There’s instrumental music, jazz, original soundtrack, western classical, live and more, but Bollywood songs are increasingly being given a miss at fashion galas in India. For some fashion designers, Hindi songs “distract” the audience and for some they don’t suit the mood of the collection.
In the past, designers like Manish Arora, Rohit Bal and Nida Mahmood used popular Hindi film tracks much to the audience’s delight. But over the years, there’s a clear decline in the number of designers doing so.
At the BMW India Bridal Fashion Week, “Jaanisaar'” actress Pernia Qureshi opened ace designer Suneet Varma’s show by matching her moves to the film’s track “Hamein bhi pyar kar le”. But that was a rare sight.
In contrast, “Khoobsurat” actress Sonam Kapoor lip-synced to Lana Del Rey’s popular “Young and beautiful” as she walked in celebrated designer duo Abu Jani-Sandeep Khosla’s creation.
Asked if there was any special reason for picking the song, Khosla told IANS: “We are told time and again by both society and the beauty industry that ageing is a baddie… That beauty is about the external. Lose your youth and looks and you will lose out on love. This was our way of saying it’s all nonsense. That we need to shed the stereotypes and the fear and insecurity. We loved the pace of the song and the spirit behind it.”
Why not use chart-topping Hindi film songs instead for fashion shows?
“Typically, we would create music that fuses Indian songs with Hollywood film soundtracks. We then approach a musician to create new music from the meld of the two. We love to tinker, tweak and reinvent both when it comes to couture and to our ramp playlist,” Abu Jani told IANS.
Designer Anushree Reddy, who selects music based on the theme of the collection, believes that Bollywood songs are “distracting and take away the attention from the collection, so most of the times I avoid choosing Bollywood tracks”.
Designer Payal Singhal saves film songs for “dramatic” clothes.
“One can’t use a Bollywood song just because it’s one of the chartbusters or has no relevance to the clothes. However, if the clothes are dramatic and call for a Bollywood song, we would be very happy to use one,” Singhal told IANS.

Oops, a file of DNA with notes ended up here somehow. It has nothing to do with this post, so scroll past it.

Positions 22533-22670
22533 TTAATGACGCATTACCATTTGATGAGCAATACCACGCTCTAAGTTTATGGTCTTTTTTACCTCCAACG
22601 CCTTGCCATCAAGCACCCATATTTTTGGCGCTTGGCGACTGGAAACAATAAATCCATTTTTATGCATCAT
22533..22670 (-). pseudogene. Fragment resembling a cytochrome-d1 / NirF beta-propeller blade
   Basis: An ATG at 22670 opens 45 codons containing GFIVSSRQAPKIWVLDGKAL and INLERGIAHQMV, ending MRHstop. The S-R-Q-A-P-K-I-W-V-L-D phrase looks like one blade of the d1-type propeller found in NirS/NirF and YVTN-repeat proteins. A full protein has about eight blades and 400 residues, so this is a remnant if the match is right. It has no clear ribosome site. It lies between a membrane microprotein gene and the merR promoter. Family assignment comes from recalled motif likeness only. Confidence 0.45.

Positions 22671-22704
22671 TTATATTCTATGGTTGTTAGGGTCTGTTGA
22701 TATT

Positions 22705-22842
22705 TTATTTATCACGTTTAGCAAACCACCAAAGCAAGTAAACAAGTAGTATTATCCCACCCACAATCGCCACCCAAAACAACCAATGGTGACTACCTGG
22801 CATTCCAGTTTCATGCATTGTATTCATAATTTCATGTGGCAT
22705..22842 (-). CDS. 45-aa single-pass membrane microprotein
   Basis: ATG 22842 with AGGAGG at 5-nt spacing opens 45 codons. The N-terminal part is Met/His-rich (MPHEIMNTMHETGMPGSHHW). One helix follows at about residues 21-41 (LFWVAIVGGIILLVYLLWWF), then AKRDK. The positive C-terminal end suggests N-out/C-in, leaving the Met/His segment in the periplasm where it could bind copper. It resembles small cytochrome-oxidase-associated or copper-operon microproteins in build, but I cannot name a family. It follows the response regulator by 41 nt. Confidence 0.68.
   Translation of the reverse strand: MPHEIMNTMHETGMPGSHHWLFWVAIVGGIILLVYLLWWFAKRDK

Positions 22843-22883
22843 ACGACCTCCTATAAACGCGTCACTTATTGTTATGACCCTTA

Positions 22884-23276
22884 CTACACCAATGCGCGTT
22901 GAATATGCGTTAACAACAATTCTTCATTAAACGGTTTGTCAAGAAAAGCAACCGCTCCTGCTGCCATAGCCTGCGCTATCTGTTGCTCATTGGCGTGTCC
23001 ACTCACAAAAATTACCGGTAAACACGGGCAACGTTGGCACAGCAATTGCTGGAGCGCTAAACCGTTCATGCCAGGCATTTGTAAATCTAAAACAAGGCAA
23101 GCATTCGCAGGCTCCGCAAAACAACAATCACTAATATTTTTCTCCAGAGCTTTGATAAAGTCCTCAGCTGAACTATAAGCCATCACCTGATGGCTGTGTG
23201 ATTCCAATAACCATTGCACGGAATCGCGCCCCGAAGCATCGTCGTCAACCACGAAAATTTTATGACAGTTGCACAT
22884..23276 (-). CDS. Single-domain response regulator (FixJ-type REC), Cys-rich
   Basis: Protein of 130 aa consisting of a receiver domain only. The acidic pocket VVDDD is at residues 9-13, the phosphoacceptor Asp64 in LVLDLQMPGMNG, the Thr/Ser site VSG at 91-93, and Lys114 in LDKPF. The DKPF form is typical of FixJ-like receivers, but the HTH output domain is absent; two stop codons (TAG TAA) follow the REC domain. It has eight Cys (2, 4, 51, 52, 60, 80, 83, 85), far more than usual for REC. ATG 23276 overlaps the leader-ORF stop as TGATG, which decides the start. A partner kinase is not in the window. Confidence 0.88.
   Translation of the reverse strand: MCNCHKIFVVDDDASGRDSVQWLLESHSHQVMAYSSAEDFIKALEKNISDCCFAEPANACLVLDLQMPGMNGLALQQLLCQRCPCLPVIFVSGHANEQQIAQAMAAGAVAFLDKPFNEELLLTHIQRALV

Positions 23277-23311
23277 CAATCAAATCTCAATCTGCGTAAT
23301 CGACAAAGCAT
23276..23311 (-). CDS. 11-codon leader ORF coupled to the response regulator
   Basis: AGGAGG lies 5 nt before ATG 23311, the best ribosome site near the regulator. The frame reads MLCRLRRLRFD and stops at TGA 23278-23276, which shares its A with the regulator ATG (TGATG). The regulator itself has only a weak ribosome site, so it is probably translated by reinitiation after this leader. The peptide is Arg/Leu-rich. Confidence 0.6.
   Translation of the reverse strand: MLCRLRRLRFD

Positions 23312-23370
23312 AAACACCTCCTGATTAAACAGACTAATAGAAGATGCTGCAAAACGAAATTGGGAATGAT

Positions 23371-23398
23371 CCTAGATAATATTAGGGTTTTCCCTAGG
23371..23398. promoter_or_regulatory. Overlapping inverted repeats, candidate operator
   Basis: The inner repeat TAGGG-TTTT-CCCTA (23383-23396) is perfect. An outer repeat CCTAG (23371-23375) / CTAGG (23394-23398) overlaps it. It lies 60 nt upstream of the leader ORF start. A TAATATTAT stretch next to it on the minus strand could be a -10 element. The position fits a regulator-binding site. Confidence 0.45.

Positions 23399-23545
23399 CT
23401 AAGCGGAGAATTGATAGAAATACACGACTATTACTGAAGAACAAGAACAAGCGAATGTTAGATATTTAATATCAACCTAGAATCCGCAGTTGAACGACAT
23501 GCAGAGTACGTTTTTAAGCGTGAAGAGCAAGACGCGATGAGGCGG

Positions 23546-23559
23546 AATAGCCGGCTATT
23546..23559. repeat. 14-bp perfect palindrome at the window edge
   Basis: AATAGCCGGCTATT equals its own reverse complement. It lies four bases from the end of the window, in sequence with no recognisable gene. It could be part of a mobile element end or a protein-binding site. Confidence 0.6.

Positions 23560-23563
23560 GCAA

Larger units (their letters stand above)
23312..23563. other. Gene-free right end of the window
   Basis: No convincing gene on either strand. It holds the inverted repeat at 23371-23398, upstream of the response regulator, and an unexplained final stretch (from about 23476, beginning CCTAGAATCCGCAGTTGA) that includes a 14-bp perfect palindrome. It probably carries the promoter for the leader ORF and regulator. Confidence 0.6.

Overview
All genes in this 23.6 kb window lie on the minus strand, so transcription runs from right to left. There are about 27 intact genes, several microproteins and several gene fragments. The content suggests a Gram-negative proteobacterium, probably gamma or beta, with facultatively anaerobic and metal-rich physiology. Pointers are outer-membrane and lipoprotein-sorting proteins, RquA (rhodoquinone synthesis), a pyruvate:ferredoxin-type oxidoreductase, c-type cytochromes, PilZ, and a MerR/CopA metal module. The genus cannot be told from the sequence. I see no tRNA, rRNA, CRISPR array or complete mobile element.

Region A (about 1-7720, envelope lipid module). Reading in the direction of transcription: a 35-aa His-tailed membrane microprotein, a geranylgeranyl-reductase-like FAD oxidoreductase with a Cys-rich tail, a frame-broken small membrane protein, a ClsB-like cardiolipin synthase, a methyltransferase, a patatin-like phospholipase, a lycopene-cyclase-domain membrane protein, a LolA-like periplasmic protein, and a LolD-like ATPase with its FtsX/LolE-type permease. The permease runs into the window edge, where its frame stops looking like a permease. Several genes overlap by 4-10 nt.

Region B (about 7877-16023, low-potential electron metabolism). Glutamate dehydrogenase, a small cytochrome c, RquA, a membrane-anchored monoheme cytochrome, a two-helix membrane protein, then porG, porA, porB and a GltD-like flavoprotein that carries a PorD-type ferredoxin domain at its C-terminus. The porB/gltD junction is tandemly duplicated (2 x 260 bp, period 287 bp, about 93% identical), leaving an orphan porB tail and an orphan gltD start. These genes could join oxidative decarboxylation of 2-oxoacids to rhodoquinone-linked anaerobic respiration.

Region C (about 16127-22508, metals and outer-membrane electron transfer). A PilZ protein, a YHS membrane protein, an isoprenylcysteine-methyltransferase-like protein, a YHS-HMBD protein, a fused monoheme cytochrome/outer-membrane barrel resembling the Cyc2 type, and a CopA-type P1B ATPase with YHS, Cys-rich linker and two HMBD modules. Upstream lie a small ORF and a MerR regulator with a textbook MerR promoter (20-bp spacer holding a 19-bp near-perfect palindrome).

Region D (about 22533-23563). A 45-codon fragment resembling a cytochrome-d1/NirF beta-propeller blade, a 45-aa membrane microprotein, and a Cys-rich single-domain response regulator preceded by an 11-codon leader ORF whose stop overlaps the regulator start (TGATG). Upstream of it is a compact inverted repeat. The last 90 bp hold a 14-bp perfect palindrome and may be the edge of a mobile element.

For designer duo Gauri and Nainika Karan, whose label Gauri & Nainika specialises in evening wear ranging from cocktail dresses to elaborate bespoke gowns with a design philosophy that is distinctly feminine and European, western classical music or any other genre, apart from Bollywood, makes a perfect fit for their shows.
“Bollywood songs won’t go well with our creations as they are Europe-inspired,” said Nainika.
The idea of catwalking to the tunes of artists from across the globe gels well with Bollywood stars.
“Masaan” star Richa Chadha, a frequent showstopper at fashion weeks, told IANS: “Fashion designers are keen on developing the image of the star as a fashion icon, and to try to incorporate the image of the star with the perception of the brand.
“Hence they try not to go the Bollywood way, so that the focus doesn’t shift from fashion. In fact, I prefer that they use no filmy songs so that the experience on the ramp is enhanced.”
Actress Taapsee Pannu says she has had a few designers who played her songs for her entry as a showstopper in their show, but generally they feel that “using the actor’s music along with the actor might take away attention from their garment”.
“Also, music sets an atmosphere for their collection which they want the audience to absorb… playing a blockbuster Bollywood track might disturb that aura. So, I don’t really mind my movie songs not being played if the designer prefers so.”